Climbing higher

Casey Dellacqua is back on the well-worn path to the top 100 after making a successful return from injury.

The West Australian’s latest achievement was to get the nod ahead of Fed Cup teammate Alicia Molik for the second singles berth at this weekend’s World Group I tie against Spain in Adelaide.

“Obviously I was excited, I’ve always enjoyed playing Fed Cup over the years and it’s great to be a part of it,” Dellacqua told caseydellacqua.com.au.

“It’s good to be with the girls, we’re alone a lot of the year, so it’s nice to be involved in any team environment that you can be [in] and hopefully this weekend we can all play well and have a win.”

Video: Australia v Spain official draw

Video: Casey Dellacqua on Fed Cup

Dellacqua was rewarded with the No.2 slot (behind world No.11 Sam Stosur) after making it to the third round of the Australian Open – an effort that saw her ranking jump from 980 to 276.

“I wasn’t really sure how I would go so it was great to be back, and to have a couple of wins was awesome for me.
“I really haven’t been hitting that many tennis balls for that long, so I was stoked with the Aussie Open and it was a great start for the year for me.”

In December Dellacqua won her way into the Australian Open via the Australian Open Play-off. Since then, first-round losses in both Brisbane and Sydney proved to be minor bumps on the road to the Australian Open.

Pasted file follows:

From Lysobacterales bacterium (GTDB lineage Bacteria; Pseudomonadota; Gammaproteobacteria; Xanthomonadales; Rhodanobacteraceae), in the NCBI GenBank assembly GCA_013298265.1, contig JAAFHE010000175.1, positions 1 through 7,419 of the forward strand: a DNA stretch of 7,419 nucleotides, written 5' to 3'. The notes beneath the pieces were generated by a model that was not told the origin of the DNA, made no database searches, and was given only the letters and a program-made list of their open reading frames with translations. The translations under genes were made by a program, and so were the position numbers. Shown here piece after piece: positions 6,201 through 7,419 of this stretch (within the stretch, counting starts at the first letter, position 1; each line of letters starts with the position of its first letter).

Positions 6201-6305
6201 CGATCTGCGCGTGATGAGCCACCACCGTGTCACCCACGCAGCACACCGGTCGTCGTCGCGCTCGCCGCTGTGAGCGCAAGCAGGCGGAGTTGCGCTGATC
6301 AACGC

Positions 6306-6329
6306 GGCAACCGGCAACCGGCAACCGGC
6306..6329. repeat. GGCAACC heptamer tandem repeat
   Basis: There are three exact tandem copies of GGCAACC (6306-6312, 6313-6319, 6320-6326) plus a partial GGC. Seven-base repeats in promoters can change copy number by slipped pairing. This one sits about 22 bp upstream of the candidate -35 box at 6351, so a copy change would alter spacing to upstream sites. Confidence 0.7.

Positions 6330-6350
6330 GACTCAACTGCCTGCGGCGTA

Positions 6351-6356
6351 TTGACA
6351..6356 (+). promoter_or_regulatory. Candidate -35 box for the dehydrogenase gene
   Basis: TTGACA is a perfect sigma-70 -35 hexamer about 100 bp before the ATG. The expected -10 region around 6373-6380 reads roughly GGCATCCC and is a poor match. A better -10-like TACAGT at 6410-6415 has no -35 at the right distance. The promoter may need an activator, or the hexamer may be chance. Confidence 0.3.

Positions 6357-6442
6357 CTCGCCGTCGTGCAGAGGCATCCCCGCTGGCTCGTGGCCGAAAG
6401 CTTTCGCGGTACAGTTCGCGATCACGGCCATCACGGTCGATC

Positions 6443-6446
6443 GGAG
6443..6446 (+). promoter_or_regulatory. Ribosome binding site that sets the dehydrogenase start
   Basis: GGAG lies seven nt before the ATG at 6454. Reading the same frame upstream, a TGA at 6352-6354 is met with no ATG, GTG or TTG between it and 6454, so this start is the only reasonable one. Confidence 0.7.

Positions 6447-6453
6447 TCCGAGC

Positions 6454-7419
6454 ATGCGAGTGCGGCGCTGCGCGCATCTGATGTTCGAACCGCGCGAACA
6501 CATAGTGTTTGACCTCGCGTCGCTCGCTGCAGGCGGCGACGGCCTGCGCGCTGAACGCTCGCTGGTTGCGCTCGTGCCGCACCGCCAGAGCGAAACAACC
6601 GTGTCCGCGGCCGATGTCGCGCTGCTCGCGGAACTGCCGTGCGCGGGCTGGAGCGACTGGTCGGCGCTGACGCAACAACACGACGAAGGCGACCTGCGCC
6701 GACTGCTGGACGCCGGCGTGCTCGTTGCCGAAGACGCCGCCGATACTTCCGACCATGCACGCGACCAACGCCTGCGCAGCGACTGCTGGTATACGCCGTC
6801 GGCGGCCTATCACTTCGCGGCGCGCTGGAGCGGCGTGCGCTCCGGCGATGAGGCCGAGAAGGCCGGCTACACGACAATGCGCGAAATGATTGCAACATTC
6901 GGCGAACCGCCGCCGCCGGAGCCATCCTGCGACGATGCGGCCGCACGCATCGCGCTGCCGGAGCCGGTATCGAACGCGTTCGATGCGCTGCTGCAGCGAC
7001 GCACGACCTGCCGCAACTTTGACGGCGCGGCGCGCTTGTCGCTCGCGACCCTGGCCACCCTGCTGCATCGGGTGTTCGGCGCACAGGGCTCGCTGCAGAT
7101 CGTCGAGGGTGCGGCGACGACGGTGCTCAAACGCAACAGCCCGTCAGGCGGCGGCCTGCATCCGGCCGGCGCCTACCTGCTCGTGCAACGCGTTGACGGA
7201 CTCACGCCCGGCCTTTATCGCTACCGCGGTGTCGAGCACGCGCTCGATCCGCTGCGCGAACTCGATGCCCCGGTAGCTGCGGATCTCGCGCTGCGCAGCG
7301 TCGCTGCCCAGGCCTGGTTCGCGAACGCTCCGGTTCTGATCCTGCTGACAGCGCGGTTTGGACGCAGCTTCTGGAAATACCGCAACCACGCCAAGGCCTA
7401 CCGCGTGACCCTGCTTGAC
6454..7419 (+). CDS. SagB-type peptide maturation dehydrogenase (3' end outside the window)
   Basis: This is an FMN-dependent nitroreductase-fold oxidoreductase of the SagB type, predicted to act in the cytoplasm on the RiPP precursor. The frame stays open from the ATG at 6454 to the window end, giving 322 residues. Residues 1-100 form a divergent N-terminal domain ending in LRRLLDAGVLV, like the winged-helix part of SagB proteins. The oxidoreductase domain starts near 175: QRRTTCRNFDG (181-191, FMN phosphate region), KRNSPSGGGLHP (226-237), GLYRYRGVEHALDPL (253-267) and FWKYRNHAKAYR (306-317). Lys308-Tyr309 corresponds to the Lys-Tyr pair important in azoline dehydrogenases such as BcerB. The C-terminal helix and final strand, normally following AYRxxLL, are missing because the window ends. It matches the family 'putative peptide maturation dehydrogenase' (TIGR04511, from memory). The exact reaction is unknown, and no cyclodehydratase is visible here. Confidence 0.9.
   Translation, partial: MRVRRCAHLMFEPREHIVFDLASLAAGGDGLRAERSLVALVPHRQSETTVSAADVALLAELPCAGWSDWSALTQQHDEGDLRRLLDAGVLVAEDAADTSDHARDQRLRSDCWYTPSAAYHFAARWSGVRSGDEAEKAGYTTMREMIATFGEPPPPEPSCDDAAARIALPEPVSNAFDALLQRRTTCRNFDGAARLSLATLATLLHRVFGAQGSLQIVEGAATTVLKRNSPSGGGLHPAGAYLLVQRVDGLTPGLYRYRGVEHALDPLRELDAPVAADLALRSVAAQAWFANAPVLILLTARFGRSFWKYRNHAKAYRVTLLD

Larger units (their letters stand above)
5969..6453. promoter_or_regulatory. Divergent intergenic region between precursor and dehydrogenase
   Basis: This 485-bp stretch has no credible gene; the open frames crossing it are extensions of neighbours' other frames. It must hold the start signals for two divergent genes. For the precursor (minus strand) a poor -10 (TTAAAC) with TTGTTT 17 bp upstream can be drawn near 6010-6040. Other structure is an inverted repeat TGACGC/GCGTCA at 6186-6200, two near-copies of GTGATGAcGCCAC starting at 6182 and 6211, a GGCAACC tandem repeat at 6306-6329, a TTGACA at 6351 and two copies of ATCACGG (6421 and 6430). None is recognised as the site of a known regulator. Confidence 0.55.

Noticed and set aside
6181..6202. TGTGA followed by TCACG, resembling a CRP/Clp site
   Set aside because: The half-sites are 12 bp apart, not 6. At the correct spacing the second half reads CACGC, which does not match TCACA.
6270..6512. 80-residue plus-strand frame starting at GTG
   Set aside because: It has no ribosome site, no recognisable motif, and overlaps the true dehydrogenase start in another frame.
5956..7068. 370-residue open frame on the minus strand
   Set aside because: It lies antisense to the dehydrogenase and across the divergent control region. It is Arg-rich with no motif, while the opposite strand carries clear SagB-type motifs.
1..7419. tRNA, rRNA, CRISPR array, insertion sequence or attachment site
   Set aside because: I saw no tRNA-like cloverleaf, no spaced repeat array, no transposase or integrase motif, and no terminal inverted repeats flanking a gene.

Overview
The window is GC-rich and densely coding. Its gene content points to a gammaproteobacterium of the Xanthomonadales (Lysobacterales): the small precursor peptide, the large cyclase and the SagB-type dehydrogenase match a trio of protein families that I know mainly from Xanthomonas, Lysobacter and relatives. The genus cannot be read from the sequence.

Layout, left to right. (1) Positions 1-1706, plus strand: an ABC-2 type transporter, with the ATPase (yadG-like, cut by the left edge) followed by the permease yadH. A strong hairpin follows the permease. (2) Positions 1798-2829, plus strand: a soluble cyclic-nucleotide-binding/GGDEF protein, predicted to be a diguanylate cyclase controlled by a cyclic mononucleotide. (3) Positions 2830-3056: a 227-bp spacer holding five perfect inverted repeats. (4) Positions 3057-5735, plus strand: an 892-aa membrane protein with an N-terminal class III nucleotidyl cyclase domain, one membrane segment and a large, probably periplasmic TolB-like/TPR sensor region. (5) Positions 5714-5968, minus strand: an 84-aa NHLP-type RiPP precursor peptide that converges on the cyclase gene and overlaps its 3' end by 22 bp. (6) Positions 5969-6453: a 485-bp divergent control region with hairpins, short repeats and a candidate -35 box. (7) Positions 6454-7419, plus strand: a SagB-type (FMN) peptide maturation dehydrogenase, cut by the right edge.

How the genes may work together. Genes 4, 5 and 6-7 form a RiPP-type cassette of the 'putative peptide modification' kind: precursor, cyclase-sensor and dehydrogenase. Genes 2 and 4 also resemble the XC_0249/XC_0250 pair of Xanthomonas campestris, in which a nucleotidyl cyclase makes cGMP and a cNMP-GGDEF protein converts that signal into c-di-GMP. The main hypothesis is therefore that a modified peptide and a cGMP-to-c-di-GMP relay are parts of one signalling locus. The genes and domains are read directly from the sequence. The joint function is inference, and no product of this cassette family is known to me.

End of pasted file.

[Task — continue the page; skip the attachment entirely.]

Following the Fed Cup, the Perth native will play some events in Mildura and Sydney before heading over to the United States for the hardcourt season.

“I’m just wanting to get as many matches as I can so I’m going to play them [Mildura and Sydney] before I head off overseas, probably starting in Miami and then look at where I’m at and hopefully that ranking will keep going up and up and I’ll keep improving.”

Dellacqua still has a protected ranking that she can use at a prescribed number of events, but her goal is to return to the top 100 as soon as possible so she will qualify for the majors automatically.

And with few points to defend from 2009, and a little luck, the road back to the world’s elite 100 may be shorter than first thought.

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